I wanted to like this book. It's the story of a man, Greg Mortenson, who through sheer willpower started an organization that builds schools in particularly poverty-striken areas of Pakistan. Who doesn't root for that? Unfortunately, I thought the writing style of the book made it a total drag. (Note: although Mortenson is credited as the author, he in no way wrote this book. I don't understand why a biography has been packaged as an autobiography, but oh well.) For quite a bit of the book, I just felt like I was wading through unending word slurry, trying to fight through to get to the interesting parts. I did manage to finish it, but I had to make myself do it. I'm very happy to know who this guy is and all the good he's done, but I would much rather have read it in 15-page Vanity-Fair-article format.
Lois on the Loose by Lois Pryce
I work with a guy who's a motorcycle enthusiast, and he recommended this one. It's about an Englishwoman who quits her office job to travel by motorcycle from Anchorage, Alaska, to Ushuaia, Argentina, which I think we can all agree is hardcore. She's very funny, and it was nice to vicariously travel through so many countries in North and South America alone on the open road, because that's pretty much the opposite of anything I would ever, ever be willing to do. Well done, Lois.
High Fidelity by Nick Hornby
I saw the movie High Fidelity several years ago and didn't care for it. At all, really. (I'm only about half as mystified by the appeal of John Cusack as I am by that of Nicholas Cage, but that's still pretty darn mystified.) The book was easily better--it's set in England and therefore full of English people (and abrasive English people are easier to take than abrasive American people); and it's funnier (I remember laughing exactly once at the movie; I laughed a fair bit at the book). The biggest strike against the book is that it started to get a bit tedious near the end--there are only so many internal monologues about a guy's fundamental loser-ness that I need to read. But up until then, it was pretty all right. I doubt I'll read it again, but I'd be willing to read another book by the same author.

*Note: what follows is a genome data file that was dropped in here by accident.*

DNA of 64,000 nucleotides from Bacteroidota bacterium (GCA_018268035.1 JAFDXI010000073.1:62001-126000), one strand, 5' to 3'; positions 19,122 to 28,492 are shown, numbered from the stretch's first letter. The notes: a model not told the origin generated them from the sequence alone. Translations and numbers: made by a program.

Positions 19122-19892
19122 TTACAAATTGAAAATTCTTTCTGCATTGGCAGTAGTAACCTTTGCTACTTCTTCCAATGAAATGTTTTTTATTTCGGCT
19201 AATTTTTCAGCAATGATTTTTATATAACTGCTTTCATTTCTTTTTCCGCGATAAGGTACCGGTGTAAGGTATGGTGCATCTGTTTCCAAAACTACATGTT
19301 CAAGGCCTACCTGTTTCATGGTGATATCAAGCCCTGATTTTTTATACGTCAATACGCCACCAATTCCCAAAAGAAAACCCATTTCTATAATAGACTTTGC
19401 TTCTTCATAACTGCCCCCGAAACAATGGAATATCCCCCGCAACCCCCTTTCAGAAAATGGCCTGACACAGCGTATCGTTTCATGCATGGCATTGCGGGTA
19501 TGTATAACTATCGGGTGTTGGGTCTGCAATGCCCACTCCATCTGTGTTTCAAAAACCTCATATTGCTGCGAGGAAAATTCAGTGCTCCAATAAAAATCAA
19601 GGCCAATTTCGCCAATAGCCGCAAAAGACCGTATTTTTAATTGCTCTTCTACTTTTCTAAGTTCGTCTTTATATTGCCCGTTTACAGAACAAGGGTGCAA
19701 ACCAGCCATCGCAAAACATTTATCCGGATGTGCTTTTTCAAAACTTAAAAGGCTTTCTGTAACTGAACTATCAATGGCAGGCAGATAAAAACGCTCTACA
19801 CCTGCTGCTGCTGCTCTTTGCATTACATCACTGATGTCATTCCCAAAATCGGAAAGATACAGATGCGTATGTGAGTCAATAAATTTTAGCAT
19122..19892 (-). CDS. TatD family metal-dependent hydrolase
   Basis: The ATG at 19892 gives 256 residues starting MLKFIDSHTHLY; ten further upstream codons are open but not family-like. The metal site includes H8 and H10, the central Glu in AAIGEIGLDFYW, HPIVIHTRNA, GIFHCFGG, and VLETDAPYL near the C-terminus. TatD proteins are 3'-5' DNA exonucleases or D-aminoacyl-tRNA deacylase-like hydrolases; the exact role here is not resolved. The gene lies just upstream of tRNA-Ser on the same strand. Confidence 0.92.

The Spellman Files (followed by Curse of the Spellmans and Revenge of the Spellmans) by Lisa Lutz
Along with those dragon books from the top of the page these are the other books on this list that I fell in love with. I read all three of them in about two and a half days, and my only regret is that there aren't dozens of them so I could still be reading them. Basic premise: there's this family of private detectives. They're wacky. Bonuses: the author frequently uses not only humorous lists (by the second book, she adds appendices just to store lists and more lists) but also humorous footnotes.
I LOVE HUMOROUS FOOTNOTES.
They're my single favorite literary device.
Oh, I'm still doing bonuses: there's a love interest in the Mr. Darcy mold. In fact, he's my favorite love interest in the Mr. Darcy mold of any of the books I've read and yes, I'm including Mr. Darcy. (Digression/confession: I've never really understood the appeal of Mr. Darcy. It's easy in the miniseries because he's Colin Firth and Colin Firth is Colin Firth. And it's great when he rescues Elizabeth's sister and therefore her whole family from disgrace, but up until then what's the appeal? Even Elizabeth doesn't like him until she visits his sweet house and is all, "Oh, I could get used to this." So . . . I don't get it.)
My feelings about Mr. Darcy aside, these books are hilarious. No, they're hilarious.If you like books and/or things that are funny, you should definitely read them.
13 hours ago